Explainable A.I. – Machine Learning Made Easy?

Trust is an important word in insurance and never more so when it comes to its ultimate purpose from a policyholder’s point of view – paying claims. Customers expect complete transparency as a minimum requirement and if they don’t get that there is a strong possibility that a regulator or industry ombudsman will act on their behalf to ensure compliance with the spirit as well as the letter of the law.

There is also a requirement for A.I. technology to be transparent about how it uses to build trust, clearness, and comprehension of applications. This is where Explainable A.I. comes in. Explainable AI gives insights into the data, factors and decision points used to make a suggestion. Explainable AI (XAI) is the opportunity to make the decision-making process quick and transparent. All in all, XAI ought to erase the alleged black boxes and clarify broadly how the decision was made.

As the world becomes more interconnected and, in many ways, more complex it seems to be driving a demand for applications that allow the layman to perform tasks that were traditionally the preserve of experts in the field. The movement to low code or no code springs to mind as an equivalent technology development.

Low-code enables developers of varied experience levels to create applications using a visual user interface in combination with model-driven logic. A common benefit is that a wider range of people can contribute to the application’s development—not only those with formal programming skills. In a similar way with low code, XAI gives the business owner direct control of AI’s tasks, since the proprietor definitely understands what the machine is doing and why.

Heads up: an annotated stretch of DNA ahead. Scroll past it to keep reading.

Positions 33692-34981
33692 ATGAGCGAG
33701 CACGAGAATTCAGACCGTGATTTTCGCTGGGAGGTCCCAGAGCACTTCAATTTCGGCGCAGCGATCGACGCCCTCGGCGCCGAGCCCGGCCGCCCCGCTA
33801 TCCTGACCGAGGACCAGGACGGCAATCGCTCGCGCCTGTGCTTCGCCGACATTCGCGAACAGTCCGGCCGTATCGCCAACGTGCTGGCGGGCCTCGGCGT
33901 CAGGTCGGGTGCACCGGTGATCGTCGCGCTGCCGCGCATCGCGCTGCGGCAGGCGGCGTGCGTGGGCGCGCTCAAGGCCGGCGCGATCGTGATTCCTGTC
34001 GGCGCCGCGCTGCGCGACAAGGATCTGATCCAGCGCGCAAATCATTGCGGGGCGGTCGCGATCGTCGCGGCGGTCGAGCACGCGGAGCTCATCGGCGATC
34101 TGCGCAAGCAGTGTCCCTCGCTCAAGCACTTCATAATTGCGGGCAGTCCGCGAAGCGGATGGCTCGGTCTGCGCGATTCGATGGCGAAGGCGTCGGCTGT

That is one way of educating A.I. users about the benefits of this increasingly useful technology. Another way of advancing understanding would be to let the technology itself do the talking, which has got researchers thinking less about what AI can learn and more about what humans can learn from AI. One theory is that a computer that can solve the Rubik’s Cube should be able to teach people how to solve it, too.

That is either an exiting possibility or a very dangerous depending on where you sit on the A.I. cup half full or empty spectrum but there is no denying the possibilities from an insurance perspective. The technology could literally teach underwriters or claims experts to think outside of the “black box” and advance understanding of known or even unknown exposure or risks.

“Artificial intelligence will reach human levels by around 2029. Follow that out further to, say, 2045, we will have multiplied the intelligence, the human biological machine intelligence of our civilization a billion-fold.”—Ray Kurzweil
In an idealistic worldview, this new form of collaboration between man and machine will shed light on previously unsolved problems in everything from chemistry to mathematics, leading to new solutions, intuitions and innovations that may have, otherwise, been out of reach. Those of a more lugubrious disposition will be inclined to take an alternative view and invest – if they have the funds – in their own doomsday bunkers, which is reportedly what some super rich denizens and investors in A.I. have done in Silicon Valley.

That is possibly a bit further down the road. For now, however, Explainable AI is all about improving the transparency of insurance decision making. How can insurers explain precisely why or how a decision was made to their customers and regulators? It is a fascinating subject and the possibilities are endless at the moment. Perhaps one day an A.I. will explain to us humble humans just how endless those possibilities are!